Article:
I think this is what I have for the past 2 weeks. But I wonder, if Psoas Syndrome also causes numbness of my thigh and inner side of my leg… Better find myself a good chiropractor. Thanks for the info!!

    Jul 22, 2008 @ 04:41

  9. misty

    I have just complete a round of decompression therapy at my chiropractors office. through x rays we have determined the herniated disk is back in place.

    I have been left with the most unbelievable hip pain. one of my leg continually gets longer than the other and we adjust for this. I have been away for about 3 weeks and my hip is no better. I went yesterday for a upper decompression treatment from the previous one and now my hip is worse.

    I have old scar tissue t8 and t12 from compression fractures. this seems to be causing my other vert to be compensating for the stiffness.

    I now sleep on my back with a pillow under my left leg. The same left hip is the one killing me. I have Rx from doctor for pain but I can tell no difference between hydrocodiene or Advil.

    The pain is a burning pain if I lay on my side. it starts off slow and intensifies. If I sit for long periods I have difficulty standing and walking. My balance seems affected until I get lossened up.

    Any help I can tell my wonderful chiropractor would be helpful. This has been going on for 3 months. It was so bad at one point I had to walk with a cane.

    Jul 23, 2008 @ 00:54

  10. Barbara

    It’s a long time, but I do have what is called edema in the hip joint with tightness and pain. At first it was thought this was due to stress fracture. I speed walk and do other weight bearing exercises, along with stretching. After 4 MRI’s which show NO change, it is now thought that i have psoas syndrome, which is causing this edema. The pain has been in the groin. There has been hip clicking for a long time on that side. There is also some localized pain in the lower back. Also, please explain the psoas stretch in your article. I see that the leg is bent and held up by a cube. But what is being done?

    Sep 22, 2008 @ 18:23

  11. david

    Thanks for this post.

    I have been suffering from extremely tight hip flexors for some time. I Have been doing lots of stretching, and PT. After some research I have found that sleeping in the fetal positions can be cause, which I do. How does sleeping in the fetal position exasperate this disorder? Should I rather sleep on my back?

    Thanks again!

    Mar 23, 2009 @ 02:22

  12. Tori

    Omg! I have the same issue!I am a dancer and are dancing 24/7 my hips click and when I am holding my leg up at 90 degrees it pulls at my hip and it hurts. When i do a battament, when I bring my leg down it pull and it hurts or it will click constanly. I went to the physical theropist and she ssaid I have psoad syndrome, how do I fix it?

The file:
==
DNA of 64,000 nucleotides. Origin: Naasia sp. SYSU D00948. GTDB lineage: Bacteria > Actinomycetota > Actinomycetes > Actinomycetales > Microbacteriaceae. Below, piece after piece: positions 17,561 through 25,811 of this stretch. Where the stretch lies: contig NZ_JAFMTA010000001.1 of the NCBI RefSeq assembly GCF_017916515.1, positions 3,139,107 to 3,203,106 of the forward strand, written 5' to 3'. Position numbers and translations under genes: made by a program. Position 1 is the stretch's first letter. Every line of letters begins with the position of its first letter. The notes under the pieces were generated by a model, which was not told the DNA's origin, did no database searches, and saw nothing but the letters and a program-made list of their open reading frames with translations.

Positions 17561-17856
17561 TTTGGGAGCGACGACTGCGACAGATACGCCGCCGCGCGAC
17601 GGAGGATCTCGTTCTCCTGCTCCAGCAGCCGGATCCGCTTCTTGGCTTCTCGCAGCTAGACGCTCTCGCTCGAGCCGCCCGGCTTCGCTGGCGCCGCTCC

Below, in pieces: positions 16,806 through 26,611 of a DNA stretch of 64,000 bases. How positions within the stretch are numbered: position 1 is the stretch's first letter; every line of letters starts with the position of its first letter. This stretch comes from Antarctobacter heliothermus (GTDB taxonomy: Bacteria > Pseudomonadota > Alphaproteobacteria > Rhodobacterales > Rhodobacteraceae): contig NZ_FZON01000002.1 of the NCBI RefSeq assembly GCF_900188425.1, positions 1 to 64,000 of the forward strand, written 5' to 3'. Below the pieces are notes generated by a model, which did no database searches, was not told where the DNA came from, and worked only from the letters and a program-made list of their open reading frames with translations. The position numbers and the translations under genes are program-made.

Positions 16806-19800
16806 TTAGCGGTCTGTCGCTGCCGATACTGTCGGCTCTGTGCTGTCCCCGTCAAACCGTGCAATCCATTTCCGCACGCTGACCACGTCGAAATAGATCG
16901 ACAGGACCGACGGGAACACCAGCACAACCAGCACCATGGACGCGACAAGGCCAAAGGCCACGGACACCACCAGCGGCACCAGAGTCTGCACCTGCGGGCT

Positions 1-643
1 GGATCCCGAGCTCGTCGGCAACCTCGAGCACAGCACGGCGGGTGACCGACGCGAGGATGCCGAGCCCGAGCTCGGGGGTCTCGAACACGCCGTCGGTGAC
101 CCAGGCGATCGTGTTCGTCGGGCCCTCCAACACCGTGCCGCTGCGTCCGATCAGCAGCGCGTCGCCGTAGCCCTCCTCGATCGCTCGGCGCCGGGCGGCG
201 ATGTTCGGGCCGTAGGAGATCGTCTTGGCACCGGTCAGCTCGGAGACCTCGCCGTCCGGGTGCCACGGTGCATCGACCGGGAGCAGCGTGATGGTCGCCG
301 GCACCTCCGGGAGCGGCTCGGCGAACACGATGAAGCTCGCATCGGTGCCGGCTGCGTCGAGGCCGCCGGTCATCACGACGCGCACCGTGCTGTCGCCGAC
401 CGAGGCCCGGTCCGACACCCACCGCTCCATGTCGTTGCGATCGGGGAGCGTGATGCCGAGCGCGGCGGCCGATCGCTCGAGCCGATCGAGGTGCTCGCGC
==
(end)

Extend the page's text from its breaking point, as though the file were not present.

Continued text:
Aug 04, 2009 @ 01:51

  13. Jelle Schaegen

    Straight to the bone Advanced Myofascial Release. I can free your total musculoskeletal system within 4/5, two hour sessions and all in a very safe way.

    Too many pretend to be able to create a genuine Psoas-, Piriformis-, or any other release with exerting hardly any pressure; which is not true. And that’s why my method beats any other method.

    If you (still) think yourself a strong person, than you’ll experience my work not going to be more strenuous than like walking up a rather steep hill.

    After a couple of sessions your body will feel more open, new, like many years younger and it will have gone through many mechanical, as well as physiological transformations. Meanwhile you will experience emotional and/or mental and/or spiritual elation.

    Depending on your overall health and better understanding of the causes that brought you to the unfortunate position in the first place, you will be more free of complaints for a very long time or can even leave them behind you.

    If you want to do any kind of stretch in search of a release (relieve), never hold your breath at any moment! Breath through your mouth; in and out. Inhale the ‘pain’ and relieve on the outgoing breath coming from your belly.

    The emphasis is on inhaling and you will have to release from the inside out. Do not forget to surrender yourself! Use feminine (yin, magnetic) energy to heal. Doeltreffende hulp bij Nek en Rugklachten; prof sport, dans en yoga, Amsterdam, Maastricht, Nederland. Thanks a lot!

    Oct 03, 2010 @ 19:38

  14. amy raichert

    I have a question about the “stretch ,which may seem funny but just to be clear.The leg on the foot stool is the one with the shortened psoas?

    Feb 05, 2011 @ 16:45